Process for closing topics?


All too often I see posts that have been answered a while ago and the OP (original poster) has had their problem fixed, yet they are still “Unresolved”. This creates a bit of a time sink because I go to those posts to answer unanswered questions, if any but they’re pretty much always already answered (I admit I only open Discourse once or twice a day).
Can only the OP close a topic?

Improving topics for future readers

Admins can do it. (Would be nice if a post could be flagged as “can be closed” but custom flags are not implemented yet.) Although when there are multiple different but useful answers (or even answers that disagree with each other) it could potentially be an uncomfortable task.

Also I can’t really imagine it happening so fast that you wouldn’t see them if you visit the site daily or more often.


(Moderators can close topics as well.)


Can we grant a right that close a topic to ordinary users?


I was seeing way too many of them on every visit. But I guess that problem can’t really be helped.


Oh, huh, I don’t see a Close/Resolve this topic button in the UI anywhere. Maybe OPs can’t do it?


If it’s annoying to see a lot of old open questions, that could certainly be helped (accept the best answer after three days of inactivity or such). But it’s easy for frequent visitors to ignore those anyway, you can see from the link color that there is no new content since your last visit. I think accepting an answer after less than a few days might result in discouraging better answers- often there are multiple ways to do something. (Although I guess that could happen with OP closes just as well, and it’s always possible to change the accepted answer, so maybe wouldn’t make such difference after all…)

The process for accepting is a good discussion to have anyway. For long threads choosing an accepted answer means we save readers facing the same issue some time as they don’t have to scroll through the whole thing. For shorter threads, not sure if there is much benefit to the reader. (I guess it could function as an official seal of approval, but then are moderators well-placed to give those?)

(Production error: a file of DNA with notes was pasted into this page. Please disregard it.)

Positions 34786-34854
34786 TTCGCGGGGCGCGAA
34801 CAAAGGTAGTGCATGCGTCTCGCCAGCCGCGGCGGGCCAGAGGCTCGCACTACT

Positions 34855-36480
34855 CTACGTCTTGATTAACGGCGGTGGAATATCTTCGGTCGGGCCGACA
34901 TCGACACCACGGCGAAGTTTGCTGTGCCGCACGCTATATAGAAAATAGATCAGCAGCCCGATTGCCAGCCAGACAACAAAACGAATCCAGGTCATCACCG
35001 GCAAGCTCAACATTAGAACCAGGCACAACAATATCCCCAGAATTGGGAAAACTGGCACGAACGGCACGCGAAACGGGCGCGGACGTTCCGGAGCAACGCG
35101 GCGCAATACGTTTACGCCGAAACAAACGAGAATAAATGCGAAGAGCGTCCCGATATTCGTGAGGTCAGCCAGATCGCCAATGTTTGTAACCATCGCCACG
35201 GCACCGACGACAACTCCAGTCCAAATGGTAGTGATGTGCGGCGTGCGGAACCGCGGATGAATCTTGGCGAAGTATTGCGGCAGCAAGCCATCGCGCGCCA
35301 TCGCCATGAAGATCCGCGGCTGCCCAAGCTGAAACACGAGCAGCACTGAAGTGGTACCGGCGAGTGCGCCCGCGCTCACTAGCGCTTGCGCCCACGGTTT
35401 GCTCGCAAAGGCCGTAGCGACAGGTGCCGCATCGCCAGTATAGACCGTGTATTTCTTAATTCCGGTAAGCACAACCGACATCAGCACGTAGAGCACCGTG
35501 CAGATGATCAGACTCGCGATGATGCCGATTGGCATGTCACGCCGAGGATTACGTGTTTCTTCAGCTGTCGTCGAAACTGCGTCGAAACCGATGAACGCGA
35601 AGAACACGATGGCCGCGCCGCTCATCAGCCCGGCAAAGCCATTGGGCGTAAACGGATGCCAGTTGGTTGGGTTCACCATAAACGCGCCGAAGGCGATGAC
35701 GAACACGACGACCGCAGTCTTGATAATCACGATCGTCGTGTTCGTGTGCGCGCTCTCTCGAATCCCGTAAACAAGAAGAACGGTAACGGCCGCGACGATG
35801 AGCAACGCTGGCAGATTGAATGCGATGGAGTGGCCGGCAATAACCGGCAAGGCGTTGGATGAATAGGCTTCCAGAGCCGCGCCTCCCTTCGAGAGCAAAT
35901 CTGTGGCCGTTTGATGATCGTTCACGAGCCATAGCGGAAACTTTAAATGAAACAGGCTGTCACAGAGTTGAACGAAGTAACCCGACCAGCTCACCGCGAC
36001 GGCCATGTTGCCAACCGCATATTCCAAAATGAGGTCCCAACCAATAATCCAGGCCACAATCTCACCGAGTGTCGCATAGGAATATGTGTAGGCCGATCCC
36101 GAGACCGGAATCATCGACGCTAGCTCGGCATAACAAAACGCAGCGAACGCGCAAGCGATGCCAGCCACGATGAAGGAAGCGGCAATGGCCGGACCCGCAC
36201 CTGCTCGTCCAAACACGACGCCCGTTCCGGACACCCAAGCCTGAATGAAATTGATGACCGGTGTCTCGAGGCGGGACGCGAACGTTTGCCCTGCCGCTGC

They can (and apparently leaders1 can too), but accepting answers is only enabled for the Ask here category. (FWIW Discourse uses the term “close” for making it impossible to add new comments; that one’s strictly an admin/mod action.)

1 Trust level 4; we might want to find a less cringeworthy name.


It also happens that more frequently than not, the answer is not located in a single post that makes the topic Solved, but is a combination of answers. In those cases, i s easy to feel deterred to mark a topic “Solved” choosing a comment.

Maybe in these cases we could add “[Solved]” to the title?


I think we could add a reply quoting the response components and choose that as the solution.

Does being the author of a solution have impact on your reputation? Because if it does that would be unfair…

Improving topics for future readers

I don’t think it has any impact. Anyway, collecting good replies in one post and marking it resolved is no trivial job either. :slight_smile:


Discourse does not have a reputation system the way StackOverflow does, with reputation gain/loss for actions (I gather it used to early on but it didn’t work out); permissions are based on a small number of trust levels, and those are assigned when a set of activity conditions are met (basically the stats you can see at<user>/summary - the number of accepted solutions is also displayed there but it comes from a plugin and so doesn’t play into it).
(If you mean soft reputation, the number of accepted solutions is visible somewhere in your public profile but doesn’t exactly stand out.)


I think topics like that deserve to have a single answer recombined into a single post that be be marked as the answer.

Sounds great!


I wonder if new users understand that they can / should accept responses. Does the system call that out at some point?


I wonder if we should focus on getting only those topics resolved that can have just one correct answer. Because trying to close other topics might prevent users to comment on them.

Might be too early for now, but looks like there is a plugin that allows OP’s to close/resolve a topic, also there is a way to support automatic closing of topics.


We have this plugin installed, and active in the #ask-here category.